The torrent of wirehouse brokers flooding RIAs is slowing.
Breakaway brokers joining RIAs accounted for more than half of all merger and acquisition transactions in 2014, but only 39% of RIA deals for the first half of this year involved breakaways, a mid-year review by DeVoe & Company's RIA Deal Book found.
"The shift is also driven by the expiration of the deluge of seven-year forgivable loans wirehouses made in 2008 and 2009 to retain or entice large broker/adviser teams," says David DeVoe, managing partner of the San Francisco-based consulting and research firm. "As those loans were forgiven in the last two years, we saw a spike in the number of wirehouse advisers who left their employers and often joined established RIAs. But that wave has subsided."
Through June, established RIAs accounted for 43 transactions, while breakaway brokers were involved in 28 M&A deals. The 71 transactions are keeping pace with 2015's' mid-year activity, which culminated with a record 130 deals, according to the Nuveen-sponsored RIA Deal Book.
DEAL SIZE SOARS
In addition, the average size of RIAs being acquired is increasing.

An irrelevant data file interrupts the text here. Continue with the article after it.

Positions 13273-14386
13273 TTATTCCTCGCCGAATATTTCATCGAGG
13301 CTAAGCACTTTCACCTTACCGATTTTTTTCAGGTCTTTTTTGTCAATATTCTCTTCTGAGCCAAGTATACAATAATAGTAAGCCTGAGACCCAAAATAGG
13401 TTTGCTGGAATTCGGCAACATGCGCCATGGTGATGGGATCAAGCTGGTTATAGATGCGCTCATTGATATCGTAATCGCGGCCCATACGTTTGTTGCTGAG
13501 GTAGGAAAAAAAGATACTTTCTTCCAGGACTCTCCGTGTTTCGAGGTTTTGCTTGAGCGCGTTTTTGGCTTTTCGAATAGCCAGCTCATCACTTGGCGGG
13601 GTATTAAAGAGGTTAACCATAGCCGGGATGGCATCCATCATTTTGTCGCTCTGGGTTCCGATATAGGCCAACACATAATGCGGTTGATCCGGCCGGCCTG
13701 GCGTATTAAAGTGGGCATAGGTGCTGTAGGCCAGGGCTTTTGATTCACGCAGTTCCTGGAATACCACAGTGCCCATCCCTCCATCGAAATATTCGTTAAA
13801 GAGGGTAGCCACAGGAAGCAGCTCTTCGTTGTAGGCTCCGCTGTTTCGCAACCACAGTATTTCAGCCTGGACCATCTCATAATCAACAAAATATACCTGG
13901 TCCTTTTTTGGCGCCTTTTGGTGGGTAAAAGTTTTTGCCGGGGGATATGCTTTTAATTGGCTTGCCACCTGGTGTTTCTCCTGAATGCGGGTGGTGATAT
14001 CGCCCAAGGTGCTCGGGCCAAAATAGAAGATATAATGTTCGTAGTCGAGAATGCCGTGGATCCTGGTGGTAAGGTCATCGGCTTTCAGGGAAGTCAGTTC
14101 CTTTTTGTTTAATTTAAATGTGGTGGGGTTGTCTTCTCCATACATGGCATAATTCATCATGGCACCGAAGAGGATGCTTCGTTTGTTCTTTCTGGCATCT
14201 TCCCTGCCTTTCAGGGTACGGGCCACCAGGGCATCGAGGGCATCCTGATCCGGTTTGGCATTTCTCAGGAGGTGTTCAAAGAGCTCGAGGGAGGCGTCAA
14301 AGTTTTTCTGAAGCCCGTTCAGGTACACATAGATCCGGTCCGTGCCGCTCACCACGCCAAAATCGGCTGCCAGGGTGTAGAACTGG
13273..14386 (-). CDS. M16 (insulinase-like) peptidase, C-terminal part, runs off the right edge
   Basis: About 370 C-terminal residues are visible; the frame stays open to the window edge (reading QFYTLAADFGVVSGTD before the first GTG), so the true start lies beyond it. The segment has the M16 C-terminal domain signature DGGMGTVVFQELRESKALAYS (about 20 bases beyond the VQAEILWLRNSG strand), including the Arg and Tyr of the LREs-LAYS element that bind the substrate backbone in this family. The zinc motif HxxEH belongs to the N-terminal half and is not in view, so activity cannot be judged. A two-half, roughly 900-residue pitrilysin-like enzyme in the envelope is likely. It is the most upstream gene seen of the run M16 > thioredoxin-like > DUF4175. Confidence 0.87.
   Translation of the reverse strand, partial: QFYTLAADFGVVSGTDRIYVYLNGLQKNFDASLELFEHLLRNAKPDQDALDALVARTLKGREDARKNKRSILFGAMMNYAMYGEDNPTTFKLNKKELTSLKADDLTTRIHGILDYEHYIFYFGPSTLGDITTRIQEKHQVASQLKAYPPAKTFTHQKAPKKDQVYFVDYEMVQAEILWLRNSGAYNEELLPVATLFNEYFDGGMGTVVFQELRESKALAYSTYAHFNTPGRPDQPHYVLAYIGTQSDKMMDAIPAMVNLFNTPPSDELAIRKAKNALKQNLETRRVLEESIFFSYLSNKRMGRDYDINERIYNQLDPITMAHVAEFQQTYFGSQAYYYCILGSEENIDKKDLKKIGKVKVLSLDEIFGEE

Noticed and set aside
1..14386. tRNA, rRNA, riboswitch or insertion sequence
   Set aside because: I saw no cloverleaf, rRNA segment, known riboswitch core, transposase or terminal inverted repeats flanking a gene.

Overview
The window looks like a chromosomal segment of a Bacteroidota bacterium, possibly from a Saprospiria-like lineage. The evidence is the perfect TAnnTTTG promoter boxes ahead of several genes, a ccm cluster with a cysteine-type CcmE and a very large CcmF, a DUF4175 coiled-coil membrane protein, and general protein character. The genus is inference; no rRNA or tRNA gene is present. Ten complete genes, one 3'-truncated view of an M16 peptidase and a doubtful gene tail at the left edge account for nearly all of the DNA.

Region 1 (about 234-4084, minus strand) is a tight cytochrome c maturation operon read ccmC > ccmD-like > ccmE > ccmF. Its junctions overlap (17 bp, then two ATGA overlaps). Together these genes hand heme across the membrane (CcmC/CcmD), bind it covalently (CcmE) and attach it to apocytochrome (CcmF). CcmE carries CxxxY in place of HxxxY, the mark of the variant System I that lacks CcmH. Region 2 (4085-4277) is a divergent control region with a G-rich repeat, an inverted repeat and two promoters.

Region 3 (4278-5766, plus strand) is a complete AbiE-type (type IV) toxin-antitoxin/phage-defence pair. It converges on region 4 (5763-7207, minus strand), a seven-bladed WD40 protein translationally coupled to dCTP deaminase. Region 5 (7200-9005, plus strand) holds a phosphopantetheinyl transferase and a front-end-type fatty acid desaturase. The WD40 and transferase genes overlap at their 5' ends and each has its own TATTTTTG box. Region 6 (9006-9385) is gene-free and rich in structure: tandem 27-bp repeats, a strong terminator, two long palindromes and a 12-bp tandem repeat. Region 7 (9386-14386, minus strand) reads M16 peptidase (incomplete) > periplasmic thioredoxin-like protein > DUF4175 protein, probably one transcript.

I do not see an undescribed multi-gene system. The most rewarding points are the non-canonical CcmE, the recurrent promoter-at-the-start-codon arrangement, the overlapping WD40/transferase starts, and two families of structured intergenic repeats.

Average AUM of an established seller with AUM between $100 million and $5 billion in 2013 was $649 million. Average assets under management for sellers soared to $1 billion this year —a 54% increase.
Read more: RIA mega-merger — how big is it really?
This steady increase in the average size of sellers reflects the growing size of RIAs in general and "the appetite of deep-pocketed acquirers that are seeking greater scale in the transactions they execute," according to the report. ”We've had two solid years of record activity under our belt, and this week's Tiedemann-Presidio deal is further evidence the trend is continuing," says DeVoe. "This could be the new normal.
“Value and scale are driving deals," he explains. "Size is becoming more important, as regulations and technology options become increasingly complex.”